The Purdue Board of Trustees has announced that it is going to vote to adopt a civics literacy graduation requirement at its June 2021 meeting. The requirement, as written about in Purdue News, will include all West Lafayette undergraduate students:
- passing an exam, which they can take as many times as they like, (which is being put together by a working group of Professors Van Fossen, McCann, and Browning with help from an external research firm);
- AND taking one of 3 options:
- participating in a specific C-SPAN module series
- attending campus events on civics literacy for an equivalent number of contact hours
- participating in a 3-cr course on a list of accepted courses.
This appears to be the same proposal that the University Senate voted down by an almost 2/3 vote in April 2020. After this vote, a subset of the original working group of faculty (Profs. Van Fossen, McCann, and Browning) was tasked by the Office of the Provost to fill out a substantive framework for gauging civics proficiency, but had been doing so with the understanding that it would be an optional transcript designation.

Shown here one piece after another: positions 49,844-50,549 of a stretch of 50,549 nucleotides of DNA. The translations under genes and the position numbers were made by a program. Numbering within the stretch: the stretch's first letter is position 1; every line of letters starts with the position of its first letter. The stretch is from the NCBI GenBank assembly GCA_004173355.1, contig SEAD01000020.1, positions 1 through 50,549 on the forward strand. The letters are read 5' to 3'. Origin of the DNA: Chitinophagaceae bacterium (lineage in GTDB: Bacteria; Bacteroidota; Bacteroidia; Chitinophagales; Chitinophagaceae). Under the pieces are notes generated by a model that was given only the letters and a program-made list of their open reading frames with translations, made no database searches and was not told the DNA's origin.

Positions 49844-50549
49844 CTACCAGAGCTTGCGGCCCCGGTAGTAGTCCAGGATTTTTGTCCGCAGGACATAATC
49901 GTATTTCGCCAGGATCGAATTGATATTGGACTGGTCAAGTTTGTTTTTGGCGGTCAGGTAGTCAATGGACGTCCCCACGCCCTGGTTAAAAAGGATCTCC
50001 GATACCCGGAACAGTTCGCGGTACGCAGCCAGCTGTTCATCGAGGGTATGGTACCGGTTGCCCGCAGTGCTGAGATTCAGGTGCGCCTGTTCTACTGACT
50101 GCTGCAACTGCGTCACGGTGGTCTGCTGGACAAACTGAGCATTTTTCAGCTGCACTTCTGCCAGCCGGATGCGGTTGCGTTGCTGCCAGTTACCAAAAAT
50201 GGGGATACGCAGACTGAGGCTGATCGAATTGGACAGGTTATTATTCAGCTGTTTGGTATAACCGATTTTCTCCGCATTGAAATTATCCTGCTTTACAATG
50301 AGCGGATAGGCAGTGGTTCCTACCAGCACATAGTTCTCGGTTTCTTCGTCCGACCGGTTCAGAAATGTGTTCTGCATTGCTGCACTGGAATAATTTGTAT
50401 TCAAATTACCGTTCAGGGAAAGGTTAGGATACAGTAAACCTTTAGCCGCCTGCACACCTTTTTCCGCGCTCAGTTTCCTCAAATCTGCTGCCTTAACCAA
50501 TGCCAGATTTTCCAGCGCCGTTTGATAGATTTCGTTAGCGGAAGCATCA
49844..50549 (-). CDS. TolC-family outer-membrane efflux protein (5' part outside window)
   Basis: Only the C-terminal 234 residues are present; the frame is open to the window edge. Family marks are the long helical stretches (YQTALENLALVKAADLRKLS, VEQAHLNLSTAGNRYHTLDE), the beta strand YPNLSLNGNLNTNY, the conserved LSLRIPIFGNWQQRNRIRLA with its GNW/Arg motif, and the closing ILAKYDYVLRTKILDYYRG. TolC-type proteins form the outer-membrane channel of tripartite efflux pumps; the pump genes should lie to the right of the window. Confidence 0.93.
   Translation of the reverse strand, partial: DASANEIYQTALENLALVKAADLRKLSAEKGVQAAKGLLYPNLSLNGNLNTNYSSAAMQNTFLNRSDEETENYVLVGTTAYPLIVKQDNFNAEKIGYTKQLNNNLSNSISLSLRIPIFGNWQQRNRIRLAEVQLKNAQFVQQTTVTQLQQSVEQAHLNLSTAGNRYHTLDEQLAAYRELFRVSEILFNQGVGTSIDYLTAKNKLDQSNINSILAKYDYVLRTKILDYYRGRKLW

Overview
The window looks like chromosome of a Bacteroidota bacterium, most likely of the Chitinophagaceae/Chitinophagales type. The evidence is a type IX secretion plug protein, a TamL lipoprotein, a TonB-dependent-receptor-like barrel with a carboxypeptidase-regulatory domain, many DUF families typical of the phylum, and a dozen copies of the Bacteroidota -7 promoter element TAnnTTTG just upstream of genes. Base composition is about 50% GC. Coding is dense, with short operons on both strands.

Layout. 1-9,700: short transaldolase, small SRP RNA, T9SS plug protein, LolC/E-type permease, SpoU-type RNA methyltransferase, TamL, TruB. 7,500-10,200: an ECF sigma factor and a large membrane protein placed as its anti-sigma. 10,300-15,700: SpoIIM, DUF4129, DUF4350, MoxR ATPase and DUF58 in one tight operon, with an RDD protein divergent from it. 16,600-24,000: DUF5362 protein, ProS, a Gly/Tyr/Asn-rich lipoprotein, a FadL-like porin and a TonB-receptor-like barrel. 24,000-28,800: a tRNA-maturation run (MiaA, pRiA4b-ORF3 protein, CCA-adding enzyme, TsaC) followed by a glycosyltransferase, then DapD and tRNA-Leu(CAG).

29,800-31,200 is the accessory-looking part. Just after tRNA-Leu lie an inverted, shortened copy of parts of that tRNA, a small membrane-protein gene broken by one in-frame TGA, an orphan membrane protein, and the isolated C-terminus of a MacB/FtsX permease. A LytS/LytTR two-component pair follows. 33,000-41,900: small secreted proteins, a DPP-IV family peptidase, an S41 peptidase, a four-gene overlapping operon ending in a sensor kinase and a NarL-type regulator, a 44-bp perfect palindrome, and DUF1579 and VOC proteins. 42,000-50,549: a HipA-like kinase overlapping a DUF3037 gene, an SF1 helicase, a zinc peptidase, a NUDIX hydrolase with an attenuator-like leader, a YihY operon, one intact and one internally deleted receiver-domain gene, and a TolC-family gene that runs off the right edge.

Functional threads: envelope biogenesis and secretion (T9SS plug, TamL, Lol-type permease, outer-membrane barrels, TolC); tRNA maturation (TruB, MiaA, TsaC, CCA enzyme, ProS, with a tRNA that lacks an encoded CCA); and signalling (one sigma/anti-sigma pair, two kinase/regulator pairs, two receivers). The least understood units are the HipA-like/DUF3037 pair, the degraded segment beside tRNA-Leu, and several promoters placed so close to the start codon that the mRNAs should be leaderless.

Universities exist for the purposes of teaching and research. While subject to the authority of the Board, the Faculty are in charge of teaching and research, including determining the curriculum and graduation requirements. The Senate is the representative decision-making body of the Faculty.
We should follow our own governance processes to bring about curricular and graduation requirement changes, especially on something as important as civics literacy, and especially when it educates about governance. What does it say about the import of civics literacy when the Board ignores a vote?
The Senate should approve curricular and graduation requirements before the Board votes on them.